by Heimgest CG
Reprinted from OR Briefing, Number 101 October/Hunting 1990/2240
Those who have attended the last two National Moots will probably have noticed that all those speaking were drawn from the ranks of the Odinic Community. There are several reasons why the Court of Gothar decided on this policy, one of them being to engender self-reliance within our movement and to give our own people excellence in addressing groups.
Another very important reason is that although an ‘outsider’ may have extensive academic knowledge of Odinism, or an aspect of it, this can never equal the inner, intuitive knowledge and appreciation that comes from a person actually and directly experiencing our living faith. Those who are truly restored to our faith and Folk Soul will experience times of intense insight. These times may last for long periods or seconds. Some will experience them frequently, some only a few times, but they are times when you ‘know things without knowing how’. A purely academic approach will never capture these times, which can’t be described in words. They are religious experiences.
Now this does not suggest that Odinists should reject academia. In fact, we want ‘Odinist academics’ and scholarly works on our faith and heritage are useful and good. But it does mean that we should not allow ourselves to be beguiled by academia. There is sometimes a danger of allowing natural knowledge and instincts to bow down in the face of a stream of ‘facts and figures’. The living shoot can wilt in the wind of dry academia, and sometimes ‘parlour debate’ stifles and strangles deeds and inspiration.
While debate and discussion can be very interesting, informative and important, it must not be allowed to suffocate the essence of our faith. As an example, I once witnessed a forty-five minute debate between two people over the precise meaning of a word. The others present quite naturally became totally uninterested. Now there are times when it is important to know the precise origin of even a single word, but in this case it was mere pretentious waffle for its own sake. It didn’t advance our faith, or anyone’s understanding and appreciation of it one iota. We must also remember that many so-called ‘facts’ later turn out to be wrong.
Twenty years ago the Odinic view of the universe would have been considered ‘cranky’ and all manner of ‘facts’ ranged against it. Today we find the most adventurous and intelligent of scientists presenting it, or something close to it, under the name of the ‘Gaia theory’. (Gaia = Greek Earth Goddess). Recent discoveries in the archaeological field are moving closer to ‘proving’ or substantiating Odinist theories, some so revolutionary, that the established scientific bodies try to stifle them. Not that long ago the early Anglo-Saxons were depcited as little better than wandering, primitive hooligans. Later discoveries have shown them to have had an astonishing level of culture. It must be remembered that there has been and still is a conscious and malicious effort to denigrate our faith and folk. Much about our past and faith has been written by stranger peoples, or those of our own folk who have been separated from the Folk Soul. Works by those people should never be respected. It would be possible for the Pope or Chief Rabbi to have a vast academic knowledge of the outer manifestation of our holy faith – perhaps the Runes – but no-one could seriously suggest that they could express their inner essence. And could we trust a stranger, or even one of our own unenlightened, to record without bias or hostility? No. We have the example of Snorri Sturlusson whose ‘Edda’ displays many perverse passages and feelings fobbed off as ‘facts’. On other occasions one’s ‘facts’ depend on which particular ‘expert’ one cares to quote. Some academics have a tendency to treat the subject of Odinism as dead, or lodged in the past, and this is a wholly wrong way to approach Odinism, our eternal faith. The Odinist scholar would show that while certain physical conditions such as dress, weaponry, speech etc are outward expressions of a by-gone age, the essence is everlasting and alive. They could only gain this inspired approach by experiencing the faith at first hand.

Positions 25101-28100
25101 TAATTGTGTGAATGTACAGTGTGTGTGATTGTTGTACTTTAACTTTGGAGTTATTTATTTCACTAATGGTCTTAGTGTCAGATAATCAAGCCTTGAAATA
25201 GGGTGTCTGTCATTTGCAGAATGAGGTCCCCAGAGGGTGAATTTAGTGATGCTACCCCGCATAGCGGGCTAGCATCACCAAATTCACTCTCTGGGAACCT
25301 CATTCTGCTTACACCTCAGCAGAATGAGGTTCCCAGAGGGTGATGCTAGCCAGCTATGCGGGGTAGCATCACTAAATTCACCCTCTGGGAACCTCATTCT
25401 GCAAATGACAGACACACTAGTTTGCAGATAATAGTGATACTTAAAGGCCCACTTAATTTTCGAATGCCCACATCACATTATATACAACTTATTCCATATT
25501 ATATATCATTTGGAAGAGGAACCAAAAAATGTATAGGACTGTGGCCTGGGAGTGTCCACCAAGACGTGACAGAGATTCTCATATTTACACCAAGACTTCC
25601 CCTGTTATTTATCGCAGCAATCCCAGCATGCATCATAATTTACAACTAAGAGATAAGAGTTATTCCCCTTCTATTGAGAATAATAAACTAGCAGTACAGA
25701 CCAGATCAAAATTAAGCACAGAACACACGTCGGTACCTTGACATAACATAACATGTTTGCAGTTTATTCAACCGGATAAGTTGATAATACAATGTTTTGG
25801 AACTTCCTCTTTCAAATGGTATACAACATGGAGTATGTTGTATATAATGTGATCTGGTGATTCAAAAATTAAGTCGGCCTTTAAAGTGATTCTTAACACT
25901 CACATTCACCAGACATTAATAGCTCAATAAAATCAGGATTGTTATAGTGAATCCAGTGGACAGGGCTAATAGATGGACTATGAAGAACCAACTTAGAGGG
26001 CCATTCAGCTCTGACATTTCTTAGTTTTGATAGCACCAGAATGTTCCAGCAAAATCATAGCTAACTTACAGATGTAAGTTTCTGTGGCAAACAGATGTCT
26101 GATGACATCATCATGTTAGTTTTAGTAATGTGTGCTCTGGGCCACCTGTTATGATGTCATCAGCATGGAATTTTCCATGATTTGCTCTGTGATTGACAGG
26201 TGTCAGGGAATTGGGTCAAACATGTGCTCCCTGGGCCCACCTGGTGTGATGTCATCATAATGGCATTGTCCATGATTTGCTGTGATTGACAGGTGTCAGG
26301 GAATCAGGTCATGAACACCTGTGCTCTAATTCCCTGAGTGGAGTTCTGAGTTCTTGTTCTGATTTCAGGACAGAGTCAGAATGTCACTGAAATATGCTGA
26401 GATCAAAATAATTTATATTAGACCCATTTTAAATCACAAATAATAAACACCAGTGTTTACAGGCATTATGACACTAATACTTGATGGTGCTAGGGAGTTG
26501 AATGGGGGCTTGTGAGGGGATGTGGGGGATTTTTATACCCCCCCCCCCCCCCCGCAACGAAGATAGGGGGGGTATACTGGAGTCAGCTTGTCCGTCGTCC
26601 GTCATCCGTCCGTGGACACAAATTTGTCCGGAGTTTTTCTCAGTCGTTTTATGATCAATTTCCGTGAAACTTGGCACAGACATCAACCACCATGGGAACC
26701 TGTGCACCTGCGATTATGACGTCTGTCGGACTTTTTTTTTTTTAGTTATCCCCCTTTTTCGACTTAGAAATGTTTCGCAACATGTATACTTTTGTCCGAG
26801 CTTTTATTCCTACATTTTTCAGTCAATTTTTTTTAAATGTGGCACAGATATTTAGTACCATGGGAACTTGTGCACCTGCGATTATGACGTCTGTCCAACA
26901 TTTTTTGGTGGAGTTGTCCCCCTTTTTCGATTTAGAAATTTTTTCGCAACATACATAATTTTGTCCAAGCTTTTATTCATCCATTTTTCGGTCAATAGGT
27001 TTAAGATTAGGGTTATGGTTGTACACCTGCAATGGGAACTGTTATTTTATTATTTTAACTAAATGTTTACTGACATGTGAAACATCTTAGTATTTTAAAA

We should not, I stress, reject out of hand academic study, it is needful. Odinists should always seek to improve their knowledge and exercise the mind! We should not reject facts willy-nilly or claim as ‘fact’ what is just personal whim. But also, even the wisest and most inspiring of words are pointless if no one acts on them. Our faith won’t flourish on words only, it needs action and commitment. Like much else, a balance is required, the ‘trick’ is to find and maintain that balance. For Faith, Folk and Family!